ALAMEDA, Calif. (AP) Michael Crabtree's resurrection in Oakland this season has caught many people around the NFL by surprise, particularly given the way the wide receiver's final two years with San Francisco went.
Derek Carr isn't one of them.
The Raiders' second-year quarterback developed an early rapport with Crabtree in training camp and the two haven't slowed down since.
Carr traces the prospering relationship between the two men back to July when he invited all of Oakland's wide receivers to join him in Bakersfield for a two-day workout. Crabtree readily accepted, even though he wasn't in the country at the time.
''When I texted everybody, he was the first one that said, `I'll be there. Just tell me where to be and I'll be there,''' Carr said Wednesday. ''He made a point of being there. He loves to work and he didn't care where he had to be, he didn't care where he had to go. He was going to be there. I think it sent a message not only to the young receivers but to this whole place about what kind of guy he is.''
While first-round pick Amari Cooper has established himself as one of the most explosive young wide receivers in the league, it's the 28-year-old Crabtree who leads Oakland in receptions and is tied for the team lead with three touchdown catches.
Crabtree's impact in the Raiders' locker room has been even more critical, a point that coach Jack Del Rio and Oakland's players have emphasized whenever asked about him.
''I feel like that's what I'm supposed to do,'' Crabtree said. ''The knowledge I've gained over the years, seven years in, I've done seen it all. NFC championships, postseason stats . but they don't talk about that.''
They are the critics who wrote Crabtree off after he averaged a career-low 10.3 yards a catch, the same ones who scoffed when Crabtree hit the free agent market only to find a handful of teams interested in him.
Raiders general manager Reggie McKenzie was one of the few NFL executives intrigued by Crabtree and he signed the receiver to a low-risk $3.2 million, one-year contract. Oakland has been reaping the benefits ever since.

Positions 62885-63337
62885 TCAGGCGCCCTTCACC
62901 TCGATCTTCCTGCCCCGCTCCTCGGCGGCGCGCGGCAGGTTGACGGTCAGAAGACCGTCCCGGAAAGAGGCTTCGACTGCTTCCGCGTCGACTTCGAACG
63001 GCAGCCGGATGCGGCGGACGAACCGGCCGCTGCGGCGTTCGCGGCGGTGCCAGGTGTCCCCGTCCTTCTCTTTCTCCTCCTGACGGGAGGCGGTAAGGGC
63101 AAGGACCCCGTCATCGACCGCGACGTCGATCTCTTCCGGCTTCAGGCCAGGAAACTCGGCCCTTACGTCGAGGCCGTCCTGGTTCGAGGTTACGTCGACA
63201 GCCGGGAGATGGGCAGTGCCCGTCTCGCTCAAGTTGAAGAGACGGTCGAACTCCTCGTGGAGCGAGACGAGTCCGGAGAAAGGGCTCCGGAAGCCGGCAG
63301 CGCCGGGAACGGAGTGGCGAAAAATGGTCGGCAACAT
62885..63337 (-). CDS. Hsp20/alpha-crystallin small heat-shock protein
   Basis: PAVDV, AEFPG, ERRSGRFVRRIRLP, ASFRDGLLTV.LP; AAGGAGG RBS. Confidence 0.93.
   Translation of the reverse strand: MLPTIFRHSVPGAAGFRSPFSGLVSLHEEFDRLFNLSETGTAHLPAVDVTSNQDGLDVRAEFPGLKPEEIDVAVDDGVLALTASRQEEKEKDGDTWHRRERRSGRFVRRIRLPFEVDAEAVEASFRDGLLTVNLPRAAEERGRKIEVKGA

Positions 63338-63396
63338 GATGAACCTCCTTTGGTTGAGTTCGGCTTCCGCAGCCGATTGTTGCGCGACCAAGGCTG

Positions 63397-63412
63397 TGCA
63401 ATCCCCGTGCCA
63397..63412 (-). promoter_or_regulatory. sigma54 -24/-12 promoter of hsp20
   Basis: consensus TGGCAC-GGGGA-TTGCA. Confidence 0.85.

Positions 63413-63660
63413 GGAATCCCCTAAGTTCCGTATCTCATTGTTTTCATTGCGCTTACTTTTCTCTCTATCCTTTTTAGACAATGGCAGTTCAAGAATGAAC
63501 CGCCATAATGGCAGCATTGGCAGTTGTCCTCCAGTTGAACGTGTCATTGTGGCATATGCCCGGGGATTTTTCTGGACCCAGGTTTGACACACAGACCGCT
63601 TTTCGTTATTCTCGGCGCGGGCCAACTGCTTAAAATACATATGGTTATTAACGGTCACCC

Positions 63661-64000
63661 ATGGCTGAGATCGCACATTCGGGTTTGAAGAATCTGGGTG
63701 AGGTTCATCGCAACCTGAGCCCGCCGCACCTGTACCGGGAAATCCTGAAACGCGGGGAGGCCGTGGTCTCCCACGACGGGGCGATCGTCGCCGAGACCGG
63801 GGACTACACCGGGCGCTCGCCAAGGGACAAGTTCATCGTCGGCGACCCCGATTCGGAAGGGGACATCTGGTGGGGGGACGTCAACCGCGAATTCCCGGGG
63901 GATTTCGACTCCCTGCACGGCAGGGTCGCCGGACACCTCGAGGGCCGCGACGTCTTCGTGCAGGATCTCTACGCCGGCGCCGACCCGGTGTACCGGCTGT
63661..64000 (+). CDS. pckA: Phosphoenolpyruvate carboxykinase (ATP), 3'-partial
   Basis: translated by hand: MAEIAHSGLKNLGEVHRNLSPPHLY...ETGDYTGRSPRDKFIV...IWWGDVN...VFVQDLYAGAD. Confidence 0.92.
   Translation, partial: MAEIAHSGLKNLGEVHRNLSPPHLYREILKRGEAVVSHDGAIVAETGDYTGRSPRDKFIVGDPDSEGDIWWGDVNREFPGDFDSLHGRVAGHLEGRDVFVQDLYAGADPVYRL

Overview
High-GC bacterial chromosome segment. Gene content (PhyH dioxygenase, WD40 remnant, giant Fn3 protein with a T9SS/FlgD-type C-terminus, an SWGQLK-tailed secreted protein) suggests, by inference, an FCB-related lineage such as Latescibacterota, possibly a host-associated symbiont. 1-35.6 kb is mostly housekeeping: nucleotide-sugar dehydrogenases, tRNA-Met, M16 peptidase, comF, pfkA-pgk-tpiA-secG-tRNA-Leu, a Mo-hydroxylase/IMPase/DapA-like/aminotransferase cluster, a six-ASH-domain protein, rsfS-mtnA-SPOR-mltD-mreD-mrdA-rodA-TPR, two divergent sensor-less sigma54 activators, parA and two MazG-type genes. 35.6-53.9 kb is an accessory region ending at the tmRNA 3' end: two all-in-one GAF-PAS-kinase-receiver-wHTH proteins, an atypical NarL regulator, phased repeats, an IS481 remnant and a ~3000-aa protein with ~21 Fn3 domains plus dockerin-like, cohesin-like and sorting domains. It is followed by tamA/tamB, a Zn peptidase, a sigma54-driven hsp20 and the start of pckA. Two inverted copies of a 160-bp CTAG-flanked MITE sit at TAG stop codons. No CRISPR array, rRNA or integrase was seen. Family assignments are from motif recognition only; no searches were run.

Crabtree has tied or led the Raiders in receptions in five of the team's seven games this season. He's on pace to finish with a career high in catches and match the 1,105 yards receiving he put up with the 49ers in 2012.
''I just do what I have to do,'' Crabtree said. ''I let all the talk . they can just keep talking. But when you turn that film on, you can see some guys getting after it. All I know is go do what you're supposed to do and the film will show it.''
During Oakland's 34-20 win over the New York Jets last week, Crabtree provided a signature moment when he scored on a 36-yard touchdown reception in the second quarter.
Crabtree caught the ball in the open at the 19-yard line, ran through a pair of defenders at the 12 then muscled his way past Jets cornerback Marcus Williams at the 7 before reaching the end zone.
''We have a lot of weapons and we have a lot of hungry guys,'' Crabtree said. ''A lot of guys want the ball, a lot of guys want to get that extra yard, and it's helping us. We're feeding each other and trying to get the win.''
Del Rio has lauded Crabtree for his leadership, the willingness to block downfield for his teammates and for being a mentor to Cooper.
Cooper is seen as the Raiders' future, though Crabtree's performance this season has fueled talk that he should be a part of that future, too.
Crabtree won't discuss his plans for 2016 and instead will likely wait until the offseason to decide whether or not to return to Oakland.
Keeping Crabtree would seem a no-brainer from Oakland's perspective. He and Cooper have been one of the most explosive tandems in the NFL so far and could finish as the first pair of Raiders wide receivers with 1,000-yard seasons since Tim Brown and Jerry Rice did it in 2001.
''We're not dragging anything in the past, good or bad, forward,'' Del Rio said. ''When guys come here they join our family. We ask them to be great teammates. He's been a great teammate. We asked them to bring us whatever leadership skills they have. He's done a great job expressing that.''
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